The Hadassah Medical Center is home to one of the world’s two familial dysautonomia (FD) centers, bringing treatment and longer life to patients with this incurable genetic disease, which causes almost every major bodily system to malfunction.
Located at Hadassah Hospital-Mount Scopus, the Center is headed by Prof. Channa Maayan, a specialist in children’s lung diseases, and funded by the Dysautonomia Foundation in the United States and private donations.
One out of every 30 Jews of Ashkenazi origin (including those with only one Ashkenazi parent) carries the defective gene, which causes FD. For those of Polish origin, the rate is one in 18. In the past, FD used to kill children by the age of five. Today, thanks to better understanding of the disease, identification of the defective gene that causes it, and innovative therapies, the mortality rate is only two percent and patients have a better quality of life. Nevertheless, FD remains a debilitating disease, which affects the development and survival of certain nerve cells, specifically those of the sensory and autonomic nervous system. It also causes severe gastrointestinal, cardiac, pulmonary, orthopedic, renal, and ophthalmological problems.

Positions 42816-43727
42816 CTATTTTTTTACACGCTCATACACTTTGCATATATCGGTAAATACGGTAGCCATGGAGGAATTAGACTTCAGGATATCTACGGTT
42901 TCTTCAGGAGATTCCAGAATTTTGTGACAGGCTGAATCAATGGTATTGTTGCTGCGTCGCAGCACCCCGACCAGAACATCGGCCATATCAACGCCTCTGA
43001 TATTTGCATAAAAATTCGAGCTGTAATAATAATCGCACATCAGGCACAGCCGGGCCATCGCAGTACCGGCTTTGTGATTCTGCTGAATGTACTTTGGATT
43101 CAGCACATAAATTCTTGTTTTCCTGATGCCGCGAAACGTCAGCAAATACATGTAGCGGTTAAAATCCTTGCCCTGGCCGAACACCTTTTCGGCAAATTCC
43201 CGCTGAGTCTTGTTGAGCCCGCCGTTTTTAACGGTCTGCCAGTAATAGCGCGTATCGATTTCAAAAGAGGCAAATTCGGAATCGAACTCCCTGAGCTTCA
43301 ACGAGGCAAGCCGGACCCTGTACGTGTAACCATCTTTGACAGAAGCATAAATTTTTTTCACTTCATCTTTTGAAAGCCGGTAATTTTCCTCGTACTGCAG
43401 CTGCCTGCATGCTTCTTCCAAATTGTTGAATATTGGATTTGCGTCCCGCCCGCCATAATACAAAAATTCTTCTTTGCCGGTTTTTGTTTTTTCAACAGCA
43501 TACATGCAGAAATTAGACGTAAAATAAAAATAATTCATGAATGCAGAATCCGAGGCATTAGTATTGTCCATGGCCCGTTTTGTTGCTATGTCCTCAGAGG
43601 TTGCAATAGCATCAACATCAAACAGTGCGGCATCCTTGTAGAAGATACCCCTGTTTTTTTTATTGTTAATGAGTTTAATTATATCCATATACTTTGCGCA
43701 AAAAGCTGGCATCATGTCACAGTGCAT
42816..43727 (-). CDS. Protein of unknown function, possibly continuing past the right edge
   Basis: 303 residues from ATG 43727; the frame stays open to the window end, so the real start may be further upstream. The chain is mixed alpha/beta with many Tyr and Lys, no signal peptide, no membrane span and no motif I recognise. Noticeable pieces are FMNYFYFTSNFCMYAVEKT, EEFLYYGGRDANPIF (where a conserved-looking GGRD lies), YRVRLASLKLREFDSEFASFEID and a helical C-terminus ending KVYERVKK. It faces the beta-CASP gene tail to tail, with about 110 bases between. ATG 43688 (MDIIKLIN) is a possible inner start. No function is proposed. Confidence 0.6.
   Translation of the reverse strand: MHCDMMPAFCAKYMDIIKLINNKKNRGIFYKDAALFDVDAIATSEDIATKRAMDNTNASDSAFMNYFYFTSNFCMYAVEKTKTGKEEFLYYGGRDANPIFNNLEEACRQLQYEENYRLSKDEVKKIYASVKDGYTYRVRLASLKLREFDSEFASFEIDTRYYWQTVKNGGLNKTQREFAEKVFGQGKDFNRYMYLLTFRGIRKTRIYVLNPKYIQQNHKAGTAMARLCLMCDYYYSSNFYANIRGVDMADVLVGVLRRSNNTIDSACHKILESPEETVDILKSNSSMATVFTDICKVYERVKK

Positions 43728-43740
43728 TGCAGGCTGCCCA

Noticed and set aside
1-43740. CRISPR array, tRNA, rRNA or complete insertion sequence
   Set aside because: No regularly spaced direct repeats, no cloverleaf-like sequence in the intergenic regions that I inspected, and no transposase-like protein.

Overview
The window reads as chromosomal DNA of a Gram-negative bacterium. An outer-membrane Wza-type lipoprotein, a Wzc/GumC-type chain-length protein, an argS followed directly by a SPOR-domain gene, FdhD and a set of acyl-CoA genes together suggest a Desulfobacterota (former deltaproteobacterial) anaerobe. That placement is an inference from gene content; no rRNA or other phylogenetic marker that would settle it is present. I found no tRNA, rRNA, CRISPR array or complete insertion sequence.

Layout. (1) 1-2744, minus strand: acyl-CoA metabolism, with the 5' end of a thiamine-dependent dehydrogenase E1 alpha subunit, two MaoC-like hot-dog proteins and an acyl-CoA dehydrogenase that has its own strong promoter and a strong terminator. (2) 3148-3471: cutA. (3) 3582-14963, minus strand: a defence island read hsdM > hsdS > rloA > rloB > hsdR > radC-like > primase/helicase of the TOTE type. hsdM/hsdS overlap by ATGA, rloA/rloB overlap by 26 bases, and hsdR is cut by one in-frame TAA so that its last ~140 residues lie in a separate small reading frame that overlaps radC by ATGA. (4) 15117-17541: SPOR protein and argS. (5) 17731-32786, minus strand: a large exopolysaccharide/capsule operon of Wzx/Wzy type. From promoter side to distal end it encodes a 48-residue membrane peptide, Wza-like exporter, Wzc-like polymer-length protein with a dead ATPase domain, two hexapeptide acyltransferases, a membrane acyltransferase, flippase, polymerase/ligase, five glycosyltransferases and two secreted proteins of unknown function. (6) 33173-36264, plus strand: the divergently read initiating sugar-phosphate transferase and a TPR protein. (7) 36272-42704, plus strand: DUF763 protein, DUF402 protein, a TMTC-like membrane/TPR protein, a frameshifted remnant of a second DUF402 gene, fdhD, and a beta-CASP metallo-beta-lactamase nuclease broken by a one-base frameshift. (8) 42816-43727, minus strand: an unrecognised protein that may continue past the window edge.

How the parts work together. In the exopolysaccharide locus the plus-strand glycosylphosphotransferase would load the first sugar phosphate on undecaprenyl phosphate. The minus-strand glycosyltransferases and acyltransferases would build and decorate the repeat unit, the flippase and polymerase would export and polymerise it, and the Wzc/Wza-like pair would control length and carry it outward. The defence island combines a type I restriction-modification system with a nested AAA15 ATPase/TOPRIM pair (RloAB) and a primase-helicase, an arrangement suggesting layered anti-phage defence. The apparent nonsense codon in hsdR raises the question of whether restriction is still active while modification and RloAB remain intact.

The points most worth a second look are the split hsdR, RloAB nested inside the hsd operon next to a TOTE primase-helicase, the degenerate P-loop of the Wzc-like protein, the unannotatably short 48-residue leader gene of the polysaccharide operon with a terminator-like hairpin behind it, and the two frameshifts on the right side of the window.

While severity of symptoms vary, children often lack the most basic reflexes. Because they can’t control their blood pressure and heart rates, these fluctuate dangerously. Because they can’t swallow properly, food often ends up in their trachea or lungs and they are prone to aspiration pneumonia. The children are usually short, and have red, puffy hands, crooked teeth, and an asymmetrical face. Some rub their nose so much that part of it wears down. They get bone fractures without realizing it due to osteoporosis and have an unstable gait. Among the treatments they frequently need are spinal fusion, ventilation, and physiotherapy.
Those suffering with FD experience a syndrome called “autonomic crisis,” during which as their blood pressure and heart rate dramatically fluctuate, they have a complete shutdown of their digestive system and dramatic personality changes. They are unable to participate in any normal activity for hours or days afterward, and may require hospitalization, sedation, and hydration until the crisis abates.
Despite all these hardships, most have warm personalities and above-average IQs. “God gave them an extra soul,” comments Prof. Maayan.
Editor’s note: The information for the above article was excerpted from “Avoiding a Life of Struggle and Suffering,” by Judy Siegel-Itzkovich, which appeared in the January 4, 2009 issue of The Jerusalem Post. Click here to read the full story.